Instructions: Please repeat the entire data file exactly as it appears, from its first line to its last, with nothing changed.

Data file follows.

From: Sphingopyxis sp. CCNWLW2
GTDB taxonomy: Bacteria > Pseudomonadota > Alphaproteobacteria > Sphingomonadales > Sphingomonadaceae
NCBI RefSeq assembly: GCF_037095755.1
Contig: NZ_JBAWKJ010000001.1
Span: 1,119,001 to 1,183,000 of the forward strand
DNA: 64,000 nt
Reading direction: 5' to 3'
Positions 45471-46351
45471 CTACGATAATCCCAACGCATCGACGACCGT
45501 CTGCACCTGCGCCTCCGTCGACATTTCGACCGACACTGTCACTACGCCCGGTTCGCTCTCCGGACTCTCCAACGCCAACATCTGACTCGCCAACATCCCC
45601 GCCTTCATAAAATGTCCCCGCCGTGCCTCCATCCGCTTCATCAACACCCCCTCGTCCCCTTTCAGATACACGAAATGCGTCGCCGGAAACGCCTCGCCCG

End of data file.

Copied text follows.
From: Sphingopyxis sp. CCNWLW2
GTDB taxonomy: Bacteria > Pseudomonadota > Alphaproteobacteria > Sphingomonadales > Sphingomonadaceae
NCBI RefSeq assembly: GCF_037095755.1
Contig: NZ_JBAWKJ010000001.1
Span: 1,119,001 to 1,183,000 of the forward strand
DNA: 64,000 nt
Reading direction: 5' to 3'
Positions 45471-46351
45471 CTACGATAATCCCAACGCATCGACGACCGT
45501 CTGCACCTGCGCCTCCGTCGACATTTCGACCGACACTGTCACTACGCCCGGTTCGCTCTCCGGACTCTCCAACGCCAACATCTGACTCGCCAACATCCCC
45601 GCCTTCATAAAATGTCCCCGCCGTGCCTCCATCCGCTTCATCAACACCCCCTCGTCCCCTTTCAGATACACGAAATGCGTCGCCGGAAACGCCTCGCCCG